The second point is fiscal accountability.
When we were in government in 2005, we saved $11 billion over five years. In the 2005 budget, line by line, and that information still exists, it said which programs would be cut, by which amounts, over how many years.
The Conservatives similarly claim that they will find savings of $11 billion over seven years, but they tell us nothing about where that money will come from.
I can give one example. On page 203 of the budget, we have alleged savings of something on the order of $500 million for one department, Human Resources and Skills Development. What are the sources of the savings? Let me read it:
Improve alignment of program funding with actual needs
Find efficiencies through improved program management and use of technology
Improve use of internal resources and administrative efficiency
Align program activities with core mandate
Refocus programming to benefit all Canadians
That is all the Conservatives tell us. It is gobbledygook. Those are weasel words. They mean nothing at all. There is no accountability, no transparency and therefore no credibility in any of these projected Conservative savings.
I come now to my final point, and that is the question of balancing the books on the backs of the most vulnerable.
As I said at the outset, Canadians are generous. Yes, they want to balance the budget, but they do not want to do so at the expense of the most vulnerable members of our society.
My point is the Conservatives are balancing the books on the backs of the most vulnerable, both internationally and at home.
Internationally, last year, fully one-quarter of the savings were through freezing foreign aid, through freezing the CIDA budget. Therefore, one-quarter of the money to reduce the deficit was on the backs of the poorest people in the world. That was in sharp contrast to Britain, which favoured foreign aid. Even though everywhere else was getting draconian cuts, foreign aid was spared the cuts because of British commitment to poor countries. Canada is the opposite. Last year, the Conservative government got a quarter of the savings on the backs of the poorest in the world, and this from a starting point where Canada's foreign aid relative to GDP is embarrassingly low.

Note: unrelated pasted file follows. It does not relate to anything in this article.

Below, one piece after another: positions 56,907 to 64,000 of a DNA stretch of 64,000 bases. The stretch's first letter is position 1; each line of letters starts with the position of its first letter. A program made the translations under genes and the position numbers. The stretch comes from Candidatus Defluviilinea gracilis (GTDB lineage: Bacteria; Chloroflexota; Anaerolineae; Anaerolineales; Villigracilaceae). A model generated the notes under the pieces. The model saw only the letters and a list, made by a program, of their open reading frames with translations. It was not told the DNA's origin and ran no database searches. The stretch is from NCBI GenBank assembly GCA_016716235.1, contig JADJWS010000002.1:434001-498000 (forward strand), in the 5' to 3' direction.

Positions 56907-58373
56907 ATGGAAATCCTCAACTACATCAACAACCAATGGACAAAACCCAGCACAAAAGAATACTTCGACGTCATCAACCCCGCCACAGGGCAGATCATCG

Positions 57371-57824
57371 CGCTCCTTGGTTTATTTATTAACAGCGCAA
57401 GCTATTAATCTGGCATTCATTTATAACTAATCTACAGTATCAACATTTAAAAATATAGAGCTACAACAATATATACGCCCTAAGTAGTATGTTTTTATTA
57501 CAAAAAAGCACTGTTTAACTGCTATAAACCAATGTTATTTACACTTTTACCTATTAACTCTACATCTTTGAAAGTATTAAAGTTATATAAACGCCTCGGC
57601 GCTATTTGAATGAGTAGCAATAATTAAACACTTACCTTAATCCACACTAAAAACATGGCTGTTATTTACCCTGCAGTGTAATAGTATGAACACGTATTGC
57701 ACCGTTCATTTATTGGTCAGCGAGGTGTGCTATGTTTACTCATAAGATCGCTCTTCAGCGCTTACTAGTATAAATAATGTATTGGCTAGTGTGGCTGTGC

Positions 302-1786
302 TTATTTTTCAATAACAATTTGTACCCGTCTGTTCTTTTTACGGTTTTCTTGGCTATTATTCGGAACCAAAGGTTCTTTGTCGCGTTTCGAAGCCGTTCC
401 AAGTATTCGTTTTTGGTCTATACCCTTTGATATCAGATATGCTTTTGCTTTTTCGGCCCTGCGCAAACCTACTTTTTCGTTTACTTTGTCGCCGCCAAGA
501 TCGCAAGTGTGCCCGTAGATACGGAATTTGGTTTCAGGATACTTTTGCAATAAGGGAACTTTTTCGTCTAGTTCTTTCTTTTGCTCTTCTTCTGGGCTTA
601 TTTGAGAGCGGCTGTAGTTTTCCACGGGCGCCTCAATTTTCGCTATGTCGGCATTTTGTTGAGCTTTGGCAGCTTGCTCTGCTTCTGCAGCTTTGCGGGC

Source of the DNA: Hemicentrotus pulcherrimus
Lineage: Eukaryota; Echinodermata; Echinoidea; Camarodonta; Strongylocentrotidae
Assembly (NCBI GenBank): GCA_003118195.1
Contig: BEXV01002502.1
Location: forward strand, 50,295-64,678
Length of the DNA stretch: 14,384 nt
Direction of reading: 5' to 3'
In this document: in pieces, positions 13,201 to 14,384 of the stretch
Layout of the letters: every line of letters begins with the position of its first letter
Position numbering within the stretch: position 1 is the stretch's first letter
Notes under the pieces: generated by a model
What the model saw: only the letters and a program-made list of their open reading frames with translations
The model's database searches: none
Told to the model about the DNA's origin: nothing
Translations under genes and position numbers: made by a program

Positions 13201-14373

Not only that, but the finance ministe committed to me personally that he would have something for microcredit in his budget. We had a unanimous resolution to that effect. He agreed that microcredit was important for the poorest on the plant. There was zero in the budget for it.
It is not as if this balancing the books at the expense of the poor is only international. It is also here at home.
Consider the non-refundable tax credits for firefighters. A poor firefighter gets nothing. A well-off firefighter gets something, not much but something. A poor caregiver with income not high enough to pay taxes gets nothing to look after an aging parent. A richer caregiver, even though it is not very much, at least gets something.
Again, it is at the expense of the poorest and the most vulnerable. The fact is if a person is a poor firefighter or a poor caregiver, he or she gets nothing.
Finally, let us consider housing. Who is more vulnerable than aboriginals living on reserves in poor housing and other Canadians in poor housing?
The Conservatives singled out housing to receive no extension, whereas every other infrastructure program did. Hundreds of millions of dollars have disappeared from the budget in support for affordable housing on reserve and repairs to social housing. There are no Canadians more vulnerable than those people.
As examples, poor firefighters, poor caregivers, poor people living in substandard housing are bearing the brunt of the Conservatives' efforts to balance the books.
Canadians are a generous people. We want to balance the books, but not on the backs of the most vulnerable people in our country and abroad.